Treasure hidden in an attic for 30 years breaks World Record in £53.1m sale

Many people suspect they may have some 'cash in the attic', but few would dream of finding millions amongst the rafters.

However, for a brother and sister in North-West London the dream became reality today as an 18th Century Qianlong vase found during a house clearance broke the World Record price for Chinese art.

It was sold for an astounding £43m hammer price, breaking the previous record of £40.9m paid for a Song Dynasty scroll sold in Beijing earlier this year.

The vase, believed to have originated from the Imperial Kilns of the Qing Dynasty from around 1740, was discovered amongst the belongings of their late parents where it had lay hidden since the 1930s.

It was placed up for auction at the tiny Bainbridge auction house in Ruislip, whose previous record price was for a piece of Ming enamel worth £100,000.

The vase was sold after 30 extraordinary minutes of frantic bidding during which 9 individual agents and collectors battled for the prize, sending the value way above the original estimate of around £20m. It eventually sold for £53,105,000 in total, earning the auctioneers close to £8m in commission.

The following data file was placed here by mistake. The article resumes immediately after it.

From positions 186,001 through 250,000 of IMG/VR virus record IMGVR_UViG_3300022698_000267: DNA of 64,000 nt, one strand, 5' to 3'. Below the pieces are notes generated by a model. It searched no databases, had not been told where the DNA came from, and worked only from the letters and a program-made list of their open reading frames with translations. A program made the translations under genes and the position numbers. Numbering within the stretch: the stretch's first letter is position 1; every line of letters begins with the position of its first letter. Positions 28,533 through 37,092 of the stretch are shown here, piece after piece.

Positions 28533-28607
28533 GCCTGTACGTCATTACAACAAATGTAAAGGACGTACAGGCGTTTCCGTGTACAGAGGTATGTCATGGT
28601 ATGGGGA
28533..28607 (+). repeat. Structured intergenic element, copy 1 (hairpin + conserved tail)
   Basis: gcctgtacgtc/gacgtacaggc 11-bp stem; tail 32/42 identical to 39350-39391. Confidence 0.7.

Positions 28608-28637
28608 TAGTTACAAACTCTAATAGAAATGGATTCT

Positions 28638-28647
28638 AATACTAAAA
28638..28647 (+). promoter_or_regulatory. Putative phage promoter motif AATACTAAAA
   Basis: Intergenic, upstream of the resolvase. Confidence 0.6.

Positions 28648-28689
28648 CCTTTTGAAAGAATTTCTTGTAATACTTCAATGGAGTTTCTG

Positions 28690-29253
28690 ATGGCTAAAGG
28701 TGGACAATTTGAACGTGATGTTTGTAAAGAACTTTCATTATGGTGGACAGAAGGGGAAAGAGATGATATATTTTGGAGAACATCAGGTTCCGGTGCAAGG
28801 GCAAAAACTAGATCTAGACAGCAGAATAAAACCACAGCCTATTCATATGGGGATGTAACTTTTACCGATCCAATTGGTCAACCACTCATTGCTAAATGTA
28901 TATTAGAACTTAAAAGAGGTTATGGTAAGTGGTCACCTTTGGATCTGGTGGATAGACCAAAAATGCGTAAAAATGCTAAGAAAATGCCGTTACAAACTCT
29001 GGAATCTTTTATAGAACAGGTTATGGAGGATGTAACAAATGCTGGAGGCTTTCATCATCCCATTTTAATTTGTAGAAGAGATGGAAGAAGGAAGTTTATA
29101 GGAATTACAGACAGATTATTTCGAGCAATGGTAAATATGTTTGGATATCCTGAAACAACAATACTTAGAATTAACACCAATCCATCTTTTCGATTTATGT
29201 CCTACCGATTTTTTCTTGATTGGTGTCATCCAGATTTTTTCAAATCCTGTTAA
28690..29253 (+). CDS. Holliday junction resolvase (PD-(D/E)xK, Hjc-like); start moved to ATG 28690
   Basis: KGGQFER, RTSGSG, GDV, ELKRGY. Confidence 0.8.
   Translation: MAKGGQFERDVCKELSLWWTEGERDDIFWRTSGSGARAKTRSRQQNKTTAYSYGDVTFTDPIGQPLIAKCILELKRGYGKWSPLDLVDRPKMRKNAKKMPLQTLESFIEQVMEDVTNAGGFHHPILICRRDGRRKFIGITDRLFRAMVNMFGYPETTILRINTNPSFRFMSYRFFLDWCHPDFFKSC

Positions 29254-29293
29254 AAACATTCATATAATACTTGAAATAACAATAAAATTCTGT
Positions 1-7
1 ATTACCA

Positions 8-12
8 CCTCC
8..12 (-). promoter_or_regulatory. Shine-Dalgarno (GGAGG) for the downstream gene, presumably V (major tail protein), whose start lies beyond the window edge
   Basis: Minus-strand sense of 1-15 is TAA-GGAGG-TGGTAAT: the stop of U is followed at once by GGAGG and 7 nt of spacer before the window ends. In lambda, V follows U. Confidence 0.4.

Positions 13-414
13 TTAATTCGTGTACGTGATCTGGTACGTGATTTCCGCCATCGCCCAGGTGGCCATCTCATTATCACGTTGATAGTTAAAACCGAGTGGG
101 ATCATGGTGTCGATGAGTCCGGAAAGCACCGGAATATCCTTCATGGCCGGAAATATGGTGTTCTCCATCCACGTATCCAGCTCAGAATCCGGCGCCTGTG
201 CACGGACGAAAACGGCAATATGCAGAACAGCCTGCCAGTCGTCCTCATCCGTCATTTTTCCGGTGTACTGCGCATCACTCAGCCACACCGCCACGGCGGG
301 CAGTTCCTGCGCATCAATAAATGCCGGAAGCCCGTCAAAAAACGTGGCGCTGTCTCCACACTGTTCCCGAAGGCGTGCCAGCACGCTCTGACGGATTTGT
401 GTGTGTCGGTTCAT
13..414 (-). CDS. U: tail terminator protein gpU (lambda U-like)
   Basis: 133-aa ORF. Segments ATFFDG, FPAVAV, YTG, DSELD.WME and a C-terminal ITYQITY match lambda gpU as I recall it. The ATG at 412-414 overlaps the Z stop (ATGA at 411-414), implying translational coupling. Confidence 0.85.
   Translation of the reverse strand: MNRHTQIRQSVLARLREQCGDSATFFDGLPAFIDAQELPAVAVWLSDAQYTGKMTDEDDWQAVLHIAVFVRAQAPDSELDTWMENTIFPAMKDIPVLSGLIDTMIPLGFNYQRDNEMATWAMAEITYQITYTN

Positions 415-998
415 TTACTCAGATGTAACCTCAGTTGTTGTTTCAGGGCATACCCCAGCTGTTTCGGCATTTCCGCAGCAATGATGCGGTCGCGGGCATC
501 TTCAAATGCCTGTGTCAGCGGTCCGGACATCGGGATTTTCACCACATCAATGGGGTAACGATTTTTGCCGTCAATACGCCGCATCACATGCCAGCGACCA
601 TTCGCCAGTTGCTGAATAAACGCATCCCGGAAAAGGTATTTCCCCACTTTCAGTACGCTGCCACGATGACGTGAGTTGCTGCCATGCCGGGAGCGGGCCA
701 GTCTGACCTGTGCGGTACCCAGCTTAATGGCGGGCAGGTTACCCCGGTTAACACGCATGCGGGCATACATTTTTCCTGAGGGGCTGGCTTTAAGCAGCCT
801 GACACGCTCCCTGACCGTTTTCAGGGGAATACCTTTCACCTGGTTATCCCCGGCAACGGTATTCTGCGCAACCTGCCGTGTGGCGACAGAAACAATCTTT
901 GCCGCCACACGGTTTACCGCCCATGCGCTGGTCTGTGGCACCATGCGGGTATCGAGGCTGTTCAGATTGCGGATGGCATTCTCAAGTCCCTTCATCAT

Experts believe the success of the sale is due to the undeniable strength of the Chinese art market (currently the strongest bidding market in the world) and the huge demand for Imperial items amongst Chinese collectors.

Many items were removed as the Imperial palaces were ransacked during the second Opium war of the 1850s, and some wealthy collectors now see it as their duty to return these treasures to China.

Jade Elephants
Items such as these jade elephants are proving increasingly popular within the emerging Chinese art market.

As unusual as this story may seem, however, it isn't the first time an item belonging to Emperor Qianlong has turned up unexpectedly.

In 2009 the producers of the US Antiques Roadshow were shocked when a collection of Qianlong jade items turned up in North Carolina. The pieces, bought by a soldier stationed in China during the 1930s, were conservatively priced at $1.07m, breaking the show's valuation record.

The collection included a vase detailed with rubies, a large bowl marked "By Imperial Order" and an animal figurine (which have proven particularly popular with collectors).

As the market for Chinese art grows, the desirability of Imperial objects cannot be underestimated. Collectors are now more than willing to break records in order to bring trophies home, and with the Emperor's riches popping up in the strangest of places it might just be worth giving the attic another quick clean-out....


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